Role of minimal access approach
Traditionally any operations on aortic root were performed through full sternotomy to have adequate exposure of the heart and great vessels. However, as with any other surgical practice, the era of practice is diverting toward minimal access surgery that aims to provide better postoperative outcomes, mainly potential shorter hospital stay, less chance of sternal wound infection, less pain and ultimately better cosmesis for the patient (39). The practice of minimal access technique in aortic root surgery has evolved dramatically over the last 10 years. The initial technique was applied to Bentall procedure through mini-sternotomy approach via upper J mini-sternotomy. Shrestha et al. (40) have reported their experience in utilizing mini-sternotomy vs. full sternotomy for VSRR procedure, their cohort were composed of 40 patients between both groups, they have noted no significant differences in the operating time between (280.3±78.9 vs. 248.6±32.3 minutes), although intensive care unit (ICU) stay was longer in full sternotomy (2.1±1.5 vs. 1.3±0.6 days respectively), however total hospital stay was shorter in full sternotomy group (9.1±2.7 vs. 10.4±6.8 days respectively). Based on their reported outcomes, they have recommended mini-sternotomy as safe alternative technique to full sternotomy in carefully selected patients.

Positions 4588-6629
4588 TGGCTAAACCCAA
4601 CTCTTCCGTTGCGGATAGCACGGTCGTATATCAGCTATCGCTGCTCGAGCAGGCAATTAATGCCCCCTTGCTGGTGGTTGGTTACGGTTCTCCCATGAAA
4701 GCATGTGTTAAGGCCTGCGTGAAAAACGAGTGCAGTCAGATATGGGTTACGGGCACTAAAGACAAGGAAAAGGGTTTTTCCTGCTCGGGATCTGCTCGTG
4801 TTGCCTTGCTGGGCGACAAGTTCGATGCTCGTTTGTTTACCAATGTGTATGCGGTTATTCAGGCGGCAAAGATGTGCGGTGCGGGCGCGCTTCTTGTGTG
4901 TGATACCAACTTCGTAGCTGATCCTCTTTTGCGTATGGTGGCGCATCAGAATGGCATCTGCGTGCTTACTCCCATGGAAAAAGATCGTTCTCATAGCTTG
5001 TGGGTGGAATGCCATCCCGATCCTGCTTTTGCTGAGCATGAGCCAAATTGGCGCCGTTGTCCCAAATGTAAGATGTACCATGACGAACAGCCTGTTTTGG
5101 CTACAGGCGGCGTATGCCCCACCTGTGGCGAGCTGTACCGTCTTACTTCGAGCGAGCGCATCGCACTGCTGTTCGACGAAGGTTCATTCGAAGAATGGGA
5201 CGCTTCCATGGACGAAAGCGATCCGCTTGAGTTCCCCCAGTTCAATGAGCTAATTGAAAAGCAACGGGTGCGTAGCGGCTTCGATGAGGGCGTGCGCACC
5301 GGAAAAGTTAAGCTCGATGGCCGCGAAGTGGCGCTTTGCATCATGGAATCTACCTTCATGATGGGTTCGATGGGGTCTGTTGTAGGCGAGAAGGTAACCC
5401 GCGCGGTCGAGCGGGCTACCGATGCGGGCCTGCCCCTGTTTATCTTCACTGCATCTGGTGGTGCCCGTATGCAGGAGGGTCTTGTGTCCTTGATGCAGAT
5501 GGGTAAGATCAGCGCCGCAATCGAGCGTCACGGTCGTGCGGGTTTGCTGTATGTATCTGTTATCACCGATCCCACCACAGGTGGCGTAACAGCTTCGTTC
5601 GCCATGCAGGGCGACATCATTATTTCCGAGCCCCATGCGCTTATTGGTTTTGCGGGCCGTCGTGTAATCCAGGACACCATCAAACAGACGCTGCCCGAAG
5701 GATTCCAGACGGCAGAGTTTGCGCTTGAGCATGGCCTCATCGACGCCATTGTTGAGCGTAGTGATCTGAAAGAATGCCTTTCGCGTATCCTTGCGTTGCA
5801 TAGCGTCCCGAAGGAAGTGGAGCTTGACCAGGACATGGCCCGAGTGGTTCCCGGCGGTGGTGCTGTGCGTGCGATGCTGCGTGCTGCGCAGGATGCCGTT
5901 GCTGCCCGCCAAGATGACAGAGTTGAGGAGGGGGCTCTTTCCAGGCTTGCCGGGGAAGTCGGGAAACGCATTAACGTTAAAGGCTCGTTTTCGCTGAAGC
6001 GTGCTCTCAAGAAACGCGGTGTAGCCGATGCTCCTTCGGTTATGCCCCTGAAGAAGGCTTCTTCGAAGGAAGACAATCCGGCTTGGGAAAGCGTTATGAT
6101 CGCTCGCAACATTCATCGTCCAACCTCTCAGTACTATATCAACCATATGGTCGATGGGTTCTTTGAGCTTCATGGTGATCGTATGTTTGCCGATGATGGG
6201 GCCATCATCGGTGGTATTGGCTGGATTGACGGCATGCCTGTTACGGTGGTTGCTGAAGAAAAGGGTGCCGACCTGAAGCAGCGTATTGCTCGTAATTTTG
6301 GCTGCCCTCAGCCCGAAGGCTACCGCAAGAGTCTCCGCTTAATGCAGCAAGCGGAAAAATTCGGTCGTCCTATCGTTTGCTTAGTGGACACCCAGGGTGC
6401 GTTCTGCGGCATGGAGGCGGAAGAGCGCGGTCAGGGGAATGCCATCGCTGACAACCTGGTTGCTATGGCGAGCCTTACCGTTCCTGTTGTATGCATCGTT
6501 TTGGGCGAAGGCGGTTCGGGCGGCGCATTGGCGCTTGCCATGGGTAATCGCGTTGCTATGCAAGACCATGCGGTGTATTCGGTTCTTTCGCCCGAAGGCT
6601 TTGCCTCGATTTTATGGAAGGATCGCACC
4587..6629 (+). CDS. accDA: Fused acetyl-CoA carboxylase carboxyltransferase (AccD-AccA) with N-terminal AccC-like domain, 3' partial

In a separate study, Lentini et al. (41) analyzed 102 patients that underwent upper mini-sternotomy for proximal aortic surgeries; they reported ICU stay of 2.2±2.0 days while total hospital stay of 7.8±4.6 days, there was only 1 case of sternal wound dehiscence and 0% 30-day mortality. On the contrary to above, Wachter et al. (42) recommend J-upper mini-sternotomy for patients undergoing elective VSRR, if operated on by experienced surgeon. Their conclusion comes from the reported data of 192 patients that underwent elective VSRR and reported no difference in ICU and LOS between matched group of mini vs. full sternotomy group of patients (P=0.07 and 0.17 respectively). However, they reported a higher rate of additional cardiac procedures in full sternotomy patients (57.4% vs. 13.9%, P<0.001), there were also higher rate of blood loss (1,080±903 vs. 528.7±528.9 mL respectively, P<0.001) while no difference in rate of blood transfusion (59.3% vs. 41.7%, P=0.133). Finally, they reported no difference in 30-day mortality rates.
In the largest study of reporting outcomes between mini-sternotomy vs. full sternotomy in aortic root surgery by Levack et al. (43), they concluded that J mini-sternotomy is safe and feasible technique in isolated primary elective proximal aortic surgeries, however the choice of the technique should be carefully planned for each patient based on several pre-operative parameters. Their study was based on 966 propensity matched patients (483 patients in each group) between mini vs. full sternotomy. There was no difference in the post-operative rate of stroke (0.625, P=1.0), renal failure (P=0.3), sternal wound infection (0% in both) and operative mortality (0.415% vs. 0%, P=0.16). Intra-operatively, there was no difference in the rate of blood transfusion (P=0.08), and no difference during postoperative period (P=0.6). Finally, ICU and total hospital stay were much shorter in mini-sternotomy patients (P<0.0001 in both cases).